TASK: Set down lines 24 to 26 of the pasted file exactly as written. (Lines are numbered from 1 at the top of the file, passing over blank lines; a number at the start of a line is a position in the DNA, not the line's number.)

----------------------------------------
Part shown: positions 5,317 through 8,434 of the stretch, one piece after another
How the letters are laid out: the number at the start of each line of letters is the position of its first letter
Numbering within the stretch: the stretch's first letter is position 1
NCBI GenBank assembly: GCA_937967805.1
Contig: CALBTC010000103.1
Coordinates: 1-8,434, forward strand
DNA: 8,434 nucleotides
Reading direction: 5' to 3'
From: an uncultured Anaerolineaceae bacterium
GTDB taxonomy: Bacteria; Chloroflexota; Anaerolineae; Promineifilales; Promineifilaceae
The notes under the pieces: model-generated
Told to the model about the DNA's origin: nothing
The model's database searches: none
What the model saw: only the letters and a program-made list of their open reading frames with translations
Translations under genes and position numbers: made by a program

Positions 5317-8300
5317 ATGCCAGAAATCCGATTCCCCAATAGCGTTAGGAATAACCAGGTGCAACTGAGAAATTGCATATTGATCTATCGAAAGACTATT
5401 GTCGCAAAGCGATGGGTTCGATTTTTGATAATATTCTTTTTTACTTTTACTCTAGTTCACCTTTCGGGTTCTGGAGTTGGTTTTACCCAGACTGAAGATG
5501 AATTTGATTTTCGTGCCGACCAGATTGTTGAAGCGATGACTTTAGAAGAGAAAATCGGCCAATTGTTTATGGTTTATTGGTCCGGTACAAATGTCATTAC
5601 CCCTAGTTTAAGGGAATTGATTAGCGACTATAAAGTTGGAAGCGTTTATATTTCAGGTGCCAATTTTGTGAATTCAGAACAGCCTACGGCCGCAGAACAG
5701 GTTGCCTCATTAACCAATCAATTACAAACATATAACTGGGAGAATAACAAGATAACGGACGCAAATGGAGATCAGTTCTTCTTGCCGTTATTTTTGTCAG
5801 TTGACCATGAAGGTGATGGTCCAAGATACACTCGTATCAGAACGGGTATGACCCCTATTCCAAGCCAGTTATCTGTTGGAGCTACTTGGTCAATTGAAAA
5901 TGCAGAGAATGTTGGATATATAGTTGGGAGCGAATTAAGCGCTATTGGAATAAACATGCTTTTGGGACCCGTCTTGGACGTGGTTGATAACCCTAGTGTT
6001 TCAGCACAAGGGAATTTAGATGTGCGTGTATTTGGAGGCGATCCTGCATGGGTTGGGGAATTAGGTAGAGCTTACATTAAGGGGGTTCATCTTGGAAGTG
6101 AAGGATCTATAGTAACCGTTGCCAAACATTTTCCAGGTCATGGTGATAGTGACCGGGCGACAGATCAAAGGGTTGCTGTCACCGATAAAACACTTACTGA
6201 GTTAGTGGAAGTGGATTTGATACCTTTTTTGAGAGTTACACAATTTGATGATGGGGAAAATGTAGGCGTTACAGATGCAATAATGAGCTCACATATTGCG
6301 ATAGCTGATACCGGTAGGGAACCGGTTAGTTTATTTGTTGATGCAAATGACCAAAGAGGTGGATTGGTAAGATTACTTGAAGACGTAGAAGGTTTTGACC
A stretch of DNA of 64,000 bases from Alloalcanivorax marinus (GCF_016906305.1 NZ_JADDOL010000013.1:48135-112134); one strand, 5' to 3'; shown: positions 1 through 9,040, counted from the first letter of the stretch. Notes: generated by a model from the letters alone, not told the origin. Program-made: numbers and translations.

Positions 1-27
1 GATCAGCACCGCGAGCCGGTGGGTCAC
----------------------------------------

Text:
6001 TCAGCACAAGGGAATTTAGATGTGCGTGTATTTGGAGGCGATCCTGCATGGGTTGGGGAATTAGGTAGAGCTTACATTAAGGGGGTTCATCTTGGAAGTG
6101 AAGGATCTATAGTAACCGTTGCCAAACATTTTCCAGGTCATGGTGATAGTGACCGGGCGACAGATCAAAGGGTTGCTGTCACCGATAAAACACTTACTGA
6201 GTTAGTGGAAGTGGATTTGATACCTTTTTTGAGAGTTACACAATTTGATGATGGGGAAAATGTAGGCGTTACAGATGCAATAATGAGCTCACATATTGCG